One of the many reasons Jason and I get on as well as we do is the attitude we share towards influences. Pop culture is a puzzle that we never stop solving and that never stops solving us and there are good chunks of After The War that only exist because something else expressed an idea we found interesting and wanted to riff on in our own way. One of the biggest is The Expanse. I am team murdersnuggles for life and the show and novel series’ exploration of the different elements of human culture depending on where we stand is one of the things that marks it out as a modern classic
But the question then becomes, how do you honor a modern classic at the same time as not playing its tune on inferior instruments?
Don’t play them on inferior instruments, play them on different ones.
For me, the Belt is a community for people who don’t think they want, or need, a community. It’s the place you go when there isn’t anywhere else and you’re pleasantly surprised to discover there are other people out there. Tonally, that can be a difficult conceit but I tend to think of it in these sorts of terms.
Eliot Spencer, from Leverage, is a belter. The first time we meet Spencer he proves himself exceptionally good at hurting people with maximum speed and efficiency. As the show goes on, we learn this about him, expressed beautifully by showrunner John Rogers:
I find it interesting to speculate that while the rest of the team is working toward some sort of redemption, Eliot Spencer is quite sure he’s damned, and has become comfortable with that. He will seek … to make amends, rather than be saved.
Much like Posner’s line from The History Boys,Eliot isn’t happy but he isn’t unhappy about that. A uniquely gifted violence engine with specific ethics and a rather more active than he wants to believe moral code, he’d fit right in on Polvo.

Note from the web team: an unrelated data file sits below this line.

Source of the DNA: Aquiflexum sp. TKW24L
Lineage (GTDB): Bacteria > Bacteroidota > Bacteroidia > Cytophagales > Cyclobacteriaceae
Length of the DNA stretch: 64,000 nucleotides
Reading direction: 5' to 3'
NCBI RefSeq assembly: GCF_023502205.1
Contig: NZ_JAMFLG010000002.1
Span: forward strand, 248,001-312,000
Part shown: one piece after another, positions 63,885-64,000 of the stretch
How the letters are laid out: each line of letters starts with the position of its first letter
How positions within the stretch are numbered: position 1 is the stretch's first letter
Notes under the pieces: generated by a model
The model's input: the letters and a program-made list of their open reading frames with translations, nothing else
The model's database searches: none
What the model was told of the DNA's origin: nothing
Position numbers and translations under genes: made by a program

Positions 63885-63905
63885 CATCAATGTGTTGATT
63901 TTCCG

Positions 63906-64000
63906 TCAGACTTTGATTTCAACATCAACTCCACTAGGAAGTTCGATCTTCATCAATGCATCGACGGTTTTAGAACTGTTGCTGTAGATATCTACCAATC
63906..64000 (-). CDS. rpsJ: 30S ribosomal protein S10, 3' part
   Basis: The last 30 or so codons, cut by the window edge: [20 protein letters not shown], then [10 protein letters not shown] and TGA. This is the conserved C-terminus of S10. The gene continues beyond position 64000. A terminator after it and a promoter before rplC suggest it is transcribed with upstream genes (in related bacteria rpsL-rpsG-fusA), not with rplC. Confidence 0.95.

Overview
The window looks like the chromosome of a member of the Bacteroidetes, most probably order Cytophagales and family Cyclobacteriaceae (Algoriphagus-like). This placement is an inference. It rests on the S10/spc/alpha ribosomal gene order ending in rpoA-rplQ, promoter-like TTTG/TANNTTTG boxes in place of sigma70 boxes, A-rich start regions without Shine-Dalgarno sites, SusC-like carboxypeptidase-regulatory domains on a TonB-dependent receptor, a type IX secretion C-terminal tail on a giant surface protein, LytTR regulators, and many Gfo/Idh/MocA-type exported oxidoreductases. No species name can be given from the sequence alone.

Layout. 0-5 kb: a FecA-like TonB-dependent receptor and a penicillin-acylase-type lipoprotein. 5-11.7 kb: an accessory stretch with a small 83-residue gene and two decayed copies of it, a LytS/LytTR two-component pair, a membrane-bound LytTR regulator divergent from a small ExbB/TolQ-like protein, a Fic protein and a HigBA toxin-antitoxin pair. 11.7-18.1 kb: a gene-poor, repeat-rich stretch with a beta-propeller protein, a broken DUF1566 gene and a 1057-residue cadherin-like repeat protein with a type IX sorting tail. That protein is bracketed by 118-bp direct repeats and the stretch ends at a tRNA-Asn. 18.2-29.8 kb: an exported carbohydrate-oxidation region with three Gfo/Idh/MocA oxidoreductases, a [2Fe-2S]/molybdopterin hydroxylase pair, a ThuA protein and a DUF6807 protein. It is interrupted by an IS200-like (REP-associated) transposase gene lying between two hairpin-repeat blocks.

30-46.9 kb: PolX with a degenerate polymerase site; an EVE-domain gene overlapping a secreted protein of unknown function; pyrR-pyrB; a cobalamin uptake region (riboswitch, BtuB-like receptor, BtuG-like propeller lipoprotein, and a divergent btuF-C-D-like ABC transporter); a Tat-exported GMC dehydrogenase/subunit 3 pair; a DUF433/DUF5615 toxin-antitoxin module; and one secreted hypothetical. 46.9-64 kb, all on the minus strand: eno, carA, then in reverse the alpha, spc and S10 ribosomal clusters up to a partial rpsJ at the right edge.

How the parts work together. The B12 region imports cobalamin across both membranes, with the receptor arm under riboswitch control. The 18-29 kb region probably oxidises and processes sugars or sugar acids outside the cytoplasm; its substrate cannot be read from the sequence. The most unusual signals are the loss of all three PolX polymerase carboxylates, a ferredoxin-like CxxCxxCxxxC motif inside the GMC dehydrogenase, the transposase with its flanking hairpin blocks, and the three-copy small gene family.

Zarya, from OverWatch? Belter. Former champion athlete. Former soldier. Former hero. A woman who realized that both sides were being played against the middle and she was a pawn for the wrong one? A woman whose physical prowess and presence marks her out in a positive rather than negative way. Someone who revels in the unique shape she takes in the universe and is becoming used to making her own choices about what she does with that shape? Belter through and through.
The late great Anthony Bourdain. A chef by accident as much as design, who hurled himself forward into the world looking for things to master even as he refused to accept he wanted to be recognized for that mastery. Read Kitchen Confidential (Especially the Insider’s Edition) and you see a man continually at war with his best and worst instincts, and who struggled throughout his life to see his own accomplishments. Bourdain remained passionately interested in everything until the end of his life, whether it was history, writing, Brazilian Jujitsu or the correct way to poach an egg. He was a community leader who refused to quite look that in the eye and I can think of no one better than him to educate the Belt in the culinary, literary and martial arts. Ave, Chef.
Annie Edison from Community. Not just a belter but probably the belter who keeps the books for everyone, runs meetings and sends minutes around. Community is my all time favorite sit com and there are thousands of words I could write here about why. But as far as After the War is concerned, its Annie all the way. Intensely driven, mildly socially awkward, a rough past and a determination to be good at EVERYTHING. Annie is fundamentally decent, incapable of resting and absolutely convinced she isn’t good enough. So she runs headlong at any project to prove her worth and what better project than keeping humanity alive as it breaks down and sells the very rocks it’s clinging to?
Flawed. Brilliant. Cautious. Determined. Alone together. Together alone. The Belt and its people as we see them in After The War area complex, fractious society even before the Song shatters it. What it becomes, after that both on and off Polvo? That’s up to you. But one thing is certain; it won’t be simple.